JACK THE GIANT SLAYER
The Hero and the Girl
Jack: I like a good adventure.
Isabelle: I'm looking for an adventure of my own.
Jack and Isabelle have much in common, starting with a desire to see more of the world than their very different -- but equally circumscribed -- lives will allow. To illustrate this, the film intercuts scenes, early on, in which Jack is berated by his stern uncle while Isabelle is lectured by her father for the same perceived failing: being incorrigible dreamers.
Says Singer, "Jack is a young man who might have made more of himself if not for the fact that he was orphaned as a boy and had to go live with his uncle and work their plot of land. He probably wanted to be a hero once, but now he just dreams of getting off the farm.
"We needed a strong, charismatic leading man who could still convey the innocence of a guy like Jack, who knows very little about the world," he continues. "Nick is not only a talented actor, he's also very funny. So, through the course of the story, he was able to take Jack from being shy and vulnerable to becoming the champion he needs to be, and also handle the humor that comes of his figuring it out along the way."
"Things never quite go as planned for Jack, but he always lands on his feet," offers Hoult. "He's a good person and he's willing to try his best, and that's really the point. When he falls for the princess and knows she's in trouble, his only thought is to help."
If Jack isn't quite at home in the hero role at first, neither is Isabelle comfortable with the identity she inherited, especially its restrictions.
"Not your average princess," offers Eleanor Tomlinson, as the royal rebel. "She's strong-willed and nonconformist. She doesn't want the pomp and protocol and all that comes along with being the daughter of a king, and only experiencing life from behind stone walls, which is why she runs away from the palace every chance she gets. She'd rather be a normal girl."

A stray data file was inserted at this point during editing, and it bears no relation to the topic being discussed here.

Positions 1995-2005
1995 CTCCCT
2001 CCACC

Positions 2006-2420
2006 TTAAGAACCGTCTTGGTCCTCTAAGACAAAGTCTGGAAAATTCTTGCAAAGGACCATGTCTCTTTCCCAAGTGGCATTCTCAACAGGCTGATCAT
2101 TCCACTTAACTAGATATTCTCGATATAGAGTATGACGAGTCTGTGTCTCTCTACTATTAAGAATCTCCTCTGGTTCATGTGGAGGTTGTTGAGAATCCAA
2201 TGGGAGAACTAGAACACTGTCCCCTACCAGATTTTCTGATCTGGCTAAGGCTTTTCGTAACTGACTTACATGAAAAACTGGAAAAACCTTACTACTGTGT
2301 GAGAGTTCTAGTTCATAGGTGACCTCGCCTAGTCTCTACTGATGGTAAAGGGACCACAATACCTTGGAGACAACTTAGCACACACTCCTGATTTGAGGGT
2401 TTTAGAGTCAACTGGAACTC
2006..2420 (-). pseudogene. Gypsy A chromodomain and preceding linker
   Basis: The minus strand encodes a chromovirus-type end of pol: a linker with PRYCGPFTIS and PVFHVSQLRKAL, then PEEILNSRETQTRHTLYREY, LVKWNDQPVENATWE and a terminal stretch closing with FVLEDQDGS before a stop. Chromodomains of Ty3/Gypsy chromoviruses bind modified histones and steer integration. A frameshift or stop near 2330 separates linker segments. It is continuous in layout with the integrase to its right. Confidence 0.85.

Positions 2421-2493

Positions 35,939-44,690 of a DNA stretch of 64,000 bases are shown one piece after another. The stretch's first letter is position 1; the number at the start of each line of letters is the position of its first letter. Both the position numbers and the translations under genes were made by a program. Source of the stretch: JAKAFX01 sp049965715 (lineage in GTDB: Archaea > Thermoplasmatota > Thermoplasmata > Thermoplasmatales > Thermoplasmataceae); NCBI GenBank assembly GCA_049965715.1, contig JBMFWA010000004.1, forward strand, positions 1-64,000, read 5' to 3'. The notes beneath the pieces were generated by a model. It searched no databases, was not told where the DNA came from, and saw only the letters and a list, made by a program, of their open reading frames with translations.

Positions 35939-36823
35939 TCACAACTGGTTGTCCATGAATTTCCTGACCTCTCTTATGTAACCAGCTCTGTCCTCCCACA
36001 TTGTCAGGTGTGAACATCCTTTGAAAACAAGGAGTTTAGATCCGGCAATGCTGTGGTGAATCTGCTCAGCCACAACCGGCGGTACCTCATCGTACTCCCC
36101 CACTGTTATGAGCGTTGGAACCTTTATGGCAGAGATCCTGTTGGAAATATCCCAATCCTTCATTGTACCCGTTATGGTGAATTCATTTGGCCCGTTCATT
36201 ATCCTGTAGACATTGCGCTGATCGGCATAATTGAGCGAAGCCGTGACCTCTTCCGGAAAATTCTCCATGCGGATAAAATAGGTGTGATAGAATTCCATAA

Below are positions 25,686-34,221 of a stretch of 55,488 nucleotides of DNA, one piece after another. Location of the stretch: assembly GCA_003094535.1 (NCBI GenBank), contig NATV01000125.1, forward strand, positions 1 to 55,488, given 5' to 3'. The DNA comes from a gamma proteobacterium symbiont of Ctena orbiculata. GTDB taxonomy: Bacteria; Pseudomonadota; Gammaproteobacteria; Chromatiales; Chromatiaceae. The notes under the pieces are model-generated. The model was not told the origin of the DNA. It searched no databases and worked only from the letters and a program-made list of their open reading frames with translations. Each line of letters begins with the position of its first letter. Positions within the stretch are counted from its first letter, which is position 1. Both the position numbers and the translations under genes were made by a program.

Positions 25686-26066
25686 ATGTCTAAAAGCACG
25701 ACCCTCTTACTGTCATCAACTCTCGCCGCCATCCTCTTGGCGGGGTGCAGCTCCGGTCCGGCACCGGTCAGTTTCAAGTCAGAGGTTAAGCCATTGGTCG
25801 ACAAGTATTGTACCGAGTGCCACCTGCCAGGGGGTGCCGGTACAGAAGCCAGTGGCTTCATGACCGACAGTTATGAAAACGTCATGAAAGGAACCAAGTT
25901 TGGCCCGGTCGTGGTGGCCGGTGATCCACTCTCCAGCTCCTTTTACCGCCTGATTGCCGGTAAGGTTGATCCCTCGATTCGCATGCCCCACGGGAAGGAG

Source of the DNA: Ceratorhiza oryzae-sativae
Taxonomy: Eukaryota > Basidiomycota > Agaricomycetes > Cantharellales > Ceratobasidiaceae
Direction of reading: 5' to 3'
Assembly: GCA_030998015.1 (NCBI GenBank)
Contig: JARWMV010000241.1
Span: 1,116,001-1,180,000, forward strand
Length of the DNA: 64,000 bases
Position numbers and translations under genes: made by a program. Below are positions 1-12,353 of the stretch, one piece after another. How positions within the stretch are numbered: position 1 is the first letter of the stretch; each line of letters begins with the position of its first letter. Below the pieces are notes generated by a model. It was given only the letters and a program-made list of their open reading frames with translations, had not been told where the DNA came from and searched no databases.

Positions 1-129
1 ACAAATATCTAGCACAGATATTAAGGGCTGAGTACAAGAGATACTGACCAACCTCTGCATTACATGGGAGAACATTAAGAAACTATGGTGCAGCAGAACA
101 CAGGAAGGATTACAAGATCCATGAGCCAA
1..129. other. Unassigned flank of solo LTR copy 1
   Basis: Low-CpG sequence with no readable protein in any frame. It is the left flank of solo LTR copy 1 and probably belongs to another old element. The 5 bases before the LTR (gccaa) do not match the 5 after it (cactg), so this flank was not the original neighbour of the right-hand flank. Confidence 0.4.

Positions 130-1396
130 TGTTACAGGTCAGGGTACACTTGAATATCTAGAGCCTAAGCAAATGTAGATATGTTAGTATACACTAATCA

At the same time, Tomlinson and Singer balanced Isabelle's liberated aspirations and outward edge with a natural tenderness and compassion, making her all the more a fitting match for her yet-unspoken suitor. Tomlinson explains, "She loves her father and understands how he feels, having lost her mother years ago. That's one of the things I liked about the script. With all this madness going on -- the action and effects and the giants -- it's still about people and relationships, and there's more than one emotional story at its core."
"Eleanor brought all these qualities to the fore with consummate grace: the tomboy who lives to take chances and yet never forgets her dignity and true calling. She looked great disguised in squires' clothes or utterly glamorous as a princess," says Singer.
"These are people who are meant to be together," he concludes. "They're two adventurous souls on the cusp of adulthood, who share a yearning to be free, and their paths are about to cross."
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